We visited Baltimore on Wednesday, March 13, over spring break. We took the MARC Penn Line train from Union Station in D.C. to Penn Station north of downtown Baltimore. First of all, Union Station is truly a jewel among American train stations. It was at risk of being lost just a few decades ago, but today it is a vibrant center complete with specialty stores, a food court, and even a movie theater. It is definitely something Washington can be proud of and a grand entrance to the city.
The ride to Baltimore wasn’t too exciting, just a few suburban commuter stations and a stop at BWI Airport. Coming into Baltimore, the view was of endless rowhouses, empty streets, and masses of trash and litter aside the tracks. The platform at Penn Station is outside on the back end of the building and certainly is not the grand entrance into Baltimore like Union Station is to D.C. After walking up a flight of old, worn stairs a hallway leads to a large waiting area at the front. This space has some grandeur but there is no one there. With no restaurants or stores at the station there is really no reason for travelers to linger there much. The exterior of the station is pretty nice but there is a huge, ugly statue blocking it, standing tall in the center of a taxi drive-thru circle in front of the terminal.
Penn Station is located at the north edge of downtown, maybe 20 blocks or so from the Inner Harbor. We started heading south on Charles Street, which leads in to the “cultural hub” of Baltimore at Mt. Vernon Square. On our way there, most of the buildings were older of course, no buildings very tall at this point. Most of the sidewalks consisted of a haphazard combination of old bricks and concrete. The streets were not in the best visual condition either, most with numerous patches. There was not a whole lot of activity in this area but there were a couple buildings we past that were being worked on for renovations, so that is a good thing.
At Mt. Vernon Square, Charles Street divides into two sides and a narrow green space exists between it. In the very center is the Baltimore George Washington Monument, actually built before the one in D.C. It is basically a round tower with a slightly wider, circular base. It was actually open and we were able to walk up a long spiral staircase to the top where there are windows to look out over the city. The interior of the tower had a lot of writing on from past visitors, but the exterior and base of the monument is well kept, which really is the most important.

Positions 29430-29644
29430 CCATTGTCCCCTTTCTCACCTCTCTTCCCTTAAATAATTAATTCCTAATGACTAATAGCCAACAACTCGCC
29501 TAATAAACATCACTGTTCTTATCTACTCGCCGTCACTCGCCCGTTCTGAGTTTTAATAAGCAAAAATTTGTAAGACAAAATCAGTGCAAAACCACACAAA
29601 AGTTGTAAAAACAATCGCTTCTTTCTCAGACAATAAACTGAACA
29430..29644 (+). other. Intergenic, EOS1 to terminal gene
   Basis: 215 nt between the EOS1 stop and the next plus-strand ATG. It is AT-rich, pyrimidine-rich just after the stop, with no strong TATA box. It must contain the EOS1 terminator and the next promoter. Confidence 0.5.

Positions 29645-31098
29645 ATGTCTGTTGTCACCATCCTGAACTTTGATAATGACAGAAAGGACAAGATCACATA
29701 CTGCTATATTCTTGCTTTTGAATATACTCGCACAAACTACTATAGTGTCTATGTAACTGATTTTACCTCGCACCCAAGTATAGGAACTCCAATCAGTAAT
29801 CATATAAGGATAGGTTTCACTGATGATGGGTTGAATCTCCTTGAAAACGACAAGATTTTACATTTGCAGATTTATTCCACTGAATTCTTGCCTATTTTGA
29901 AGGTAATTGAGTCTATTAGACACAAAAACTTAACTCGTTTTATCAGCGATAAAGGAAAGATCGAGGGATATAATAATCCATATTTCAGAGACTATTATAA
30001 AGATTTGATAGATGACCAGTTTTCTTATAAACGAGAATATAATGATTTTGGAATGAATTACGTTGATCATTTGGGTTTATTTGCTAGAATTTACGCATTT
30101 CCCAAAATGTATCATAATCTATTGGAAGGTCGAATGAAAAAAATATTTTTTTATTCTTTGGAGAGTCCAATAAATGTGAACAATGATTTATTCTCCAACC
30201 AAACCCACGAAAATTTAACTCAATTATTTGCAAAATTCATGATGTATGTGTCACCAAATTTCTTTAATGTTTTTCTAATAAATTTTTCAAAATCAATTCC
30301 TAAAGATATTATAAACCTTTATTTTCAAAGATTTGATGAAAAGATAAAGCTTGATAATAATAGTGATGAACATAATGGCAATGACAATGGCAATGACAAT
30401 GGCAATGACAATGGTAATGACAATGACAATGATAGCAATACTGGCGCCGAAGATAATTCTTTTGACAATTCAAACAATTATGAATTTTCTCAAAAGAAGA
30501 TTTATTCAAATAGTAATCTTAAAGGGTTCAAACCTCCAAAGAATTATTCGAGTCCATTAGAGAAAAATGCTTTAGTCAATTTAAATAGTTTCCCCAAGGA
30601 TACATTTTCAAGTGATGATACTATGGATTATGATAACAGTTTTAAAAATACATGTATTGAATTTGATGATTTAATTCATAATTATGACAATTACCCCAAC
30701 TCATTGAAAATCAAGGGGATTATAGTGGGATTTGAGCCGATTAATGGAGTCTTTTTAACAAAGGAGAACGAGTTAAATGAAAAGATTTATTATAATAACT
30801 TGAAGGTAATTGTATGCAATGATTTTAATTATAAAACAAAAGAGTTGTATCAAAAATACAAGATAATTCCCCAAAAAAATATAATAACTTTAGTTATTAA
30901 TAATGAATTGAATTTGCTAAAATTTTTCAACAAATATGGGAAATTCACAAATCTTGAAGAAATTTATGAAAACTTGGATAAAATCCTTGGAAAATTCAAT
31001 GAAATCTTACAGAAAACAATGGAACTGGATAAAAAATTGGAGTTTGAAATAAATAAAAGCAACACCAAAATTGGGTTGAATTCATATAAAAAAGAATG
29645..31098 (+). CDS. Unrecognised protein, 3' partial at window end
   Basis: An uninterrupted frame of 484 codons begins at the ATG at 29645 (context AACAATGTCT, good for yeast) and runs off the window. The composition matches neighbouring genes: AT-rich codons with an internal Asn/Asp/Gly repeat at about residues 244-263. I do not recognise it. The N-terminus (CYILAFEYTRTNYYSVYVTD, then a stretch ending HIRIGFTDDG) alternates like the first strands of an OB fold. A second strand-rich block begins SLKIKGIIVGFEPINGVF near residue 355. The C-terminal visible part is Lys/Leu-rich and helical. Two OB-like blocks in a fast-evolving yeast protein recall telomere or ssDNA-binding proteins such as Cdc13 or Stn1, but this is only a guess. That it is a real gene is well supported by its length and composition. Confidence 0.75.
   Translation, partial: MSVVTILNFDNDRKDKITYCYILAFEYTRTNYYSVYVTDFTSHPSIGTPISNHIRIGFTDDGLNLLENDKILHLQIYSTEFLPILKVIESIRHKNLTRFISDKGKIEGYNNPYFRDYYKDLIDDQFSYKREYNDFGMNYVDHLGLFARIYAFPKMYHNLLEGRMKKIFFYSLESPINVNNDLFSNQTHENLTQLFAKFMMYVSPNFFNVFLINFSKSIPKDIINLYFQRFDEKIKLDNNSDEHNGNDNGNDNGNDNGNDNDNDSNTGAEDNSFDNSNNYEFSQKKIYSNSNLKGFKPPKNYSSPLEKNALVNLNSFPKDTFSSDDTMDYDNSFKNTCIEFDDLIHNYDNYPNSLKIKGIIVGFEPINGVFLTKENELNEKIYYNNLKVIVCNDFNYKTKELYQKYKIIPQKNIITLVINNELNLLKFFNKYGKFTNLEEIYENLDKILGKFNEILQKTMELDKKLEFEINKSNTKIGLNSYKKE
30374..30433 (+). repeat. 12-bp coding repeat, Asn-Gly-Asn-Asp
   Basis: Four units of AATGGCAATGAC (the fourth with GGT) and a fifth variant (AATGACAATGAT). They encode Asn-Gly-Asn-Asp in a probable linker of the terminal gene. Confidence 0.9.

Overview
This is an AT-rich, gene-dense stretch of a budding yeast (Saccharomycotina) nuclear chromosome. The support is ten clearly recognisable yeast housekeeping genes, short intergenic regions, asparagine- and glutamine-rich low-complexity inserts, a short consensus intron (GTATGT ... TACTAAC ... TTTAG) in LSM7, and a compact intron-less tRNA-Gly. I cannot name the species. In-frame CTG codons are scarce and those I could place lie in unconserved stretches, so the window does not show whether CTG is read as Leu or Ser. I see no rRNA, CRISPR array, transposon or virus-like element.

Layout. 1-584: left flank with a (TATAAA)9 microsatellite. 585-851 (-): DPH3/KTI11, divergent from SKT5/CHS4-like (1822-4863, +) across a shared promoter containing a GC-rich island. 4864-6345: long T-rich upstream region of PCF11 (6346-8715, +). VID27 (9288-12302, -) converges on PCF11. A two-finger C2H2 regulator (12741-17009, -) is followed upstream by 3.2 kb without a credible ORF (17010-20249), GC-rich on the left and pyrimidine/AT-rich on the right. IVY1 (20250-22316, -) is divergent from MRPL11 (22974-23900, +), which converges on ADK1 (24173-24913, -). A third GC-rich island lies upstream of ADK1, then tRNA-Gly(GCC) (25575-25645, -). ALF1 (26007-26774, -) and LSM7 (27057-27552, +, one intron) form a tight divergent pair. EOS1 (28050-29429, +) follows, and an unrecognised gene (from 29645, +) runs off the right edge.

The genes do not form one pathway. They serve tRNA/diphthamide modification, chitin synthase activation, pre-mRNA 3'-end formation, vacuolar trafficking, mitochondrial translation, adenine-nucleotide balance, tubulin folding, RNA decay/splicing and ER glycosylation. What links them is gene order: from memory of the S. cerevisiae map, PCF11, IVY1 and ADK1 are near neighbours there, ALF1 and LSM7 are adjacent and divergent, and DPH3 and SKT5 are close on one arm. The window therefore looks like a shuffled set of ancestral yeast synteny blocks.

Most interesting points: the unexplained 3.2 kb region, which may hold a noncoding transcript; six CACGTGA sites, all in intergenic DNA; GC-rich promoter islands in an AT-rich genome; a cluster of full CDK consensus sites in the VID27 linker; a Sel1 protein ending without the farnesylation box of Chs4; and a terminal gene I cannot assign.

Mt. Vernon Square is surrounded by the Peabody Library and a number of other museums and cultural elements of Baltimore. At the northeast corner of the square sits the historic Mount Vernon Square United Methodist Church made with various types and colors of stone, including green serpentine marble, giving it a dark green/brown appearance. It’s towering steeple at the corner gives the square two visual high points. Mount Vernon Square is certainly nice but for being the cultural and in some sense, the “best” part of Baltimore, it could use some improvements. In general much of the green space, especially north of the monument is featureless and not really utilized. Since the most surrounding buildings aren’t more than five or ten stories tall, the space feels very open and almost vulnerable. Being fairly close to the barren area around Penn Station and a freeway slicing through just a couple blocks to the east, the square is not as cozy and secluded as I would like.
Heading further south to the harbor, we entered the more built-up core of downtown with more skyscrapers, some old and some newer. The massive Charles Center complex stands out like a soar thumb and looks completely mix-matched and awkward. It was an urban renewal project back in the day, including office and residential towers. One Charles Center is the prominent office building, designed by Mies van der Rohe. Usually I’m not a big fan of Modernism, but I really don’t mind this one, especially in contrast with the other buildings in the complex. A few of them are starkly unattractive, especially one of the residential buildings that appears more like public housing projects than desirable apartments. Another slightly newer residential building reminds me of a retirement home in Fargo, only much taller.
Much of the complex is situation at an angle to the historic street grid and there aren’t any through streets through the super block it took for itself. The angles of the building create confusing inconsistency on the traditional grid of downtown and the city as a whole. It also makes the skyline view a bit awkward if you ask me. At the base in the center area is a low rise, newer development that doesn’t seem to belong at all. Like the rest of the Charles Center, it gives little respect to the street grid and forms its own random public space in the front. The building it self looks like a short suburban strip center without the parking. There is no defined roof level with a bunch of haphazard elevated portions, I imagine for mechanical purposes. We walked through part of the super block, which was quite inactive in the middle. Perhaps they shouldn’t have closed off the streets…
Note: This is an incomplete post.
See all my photos of Baltimore here.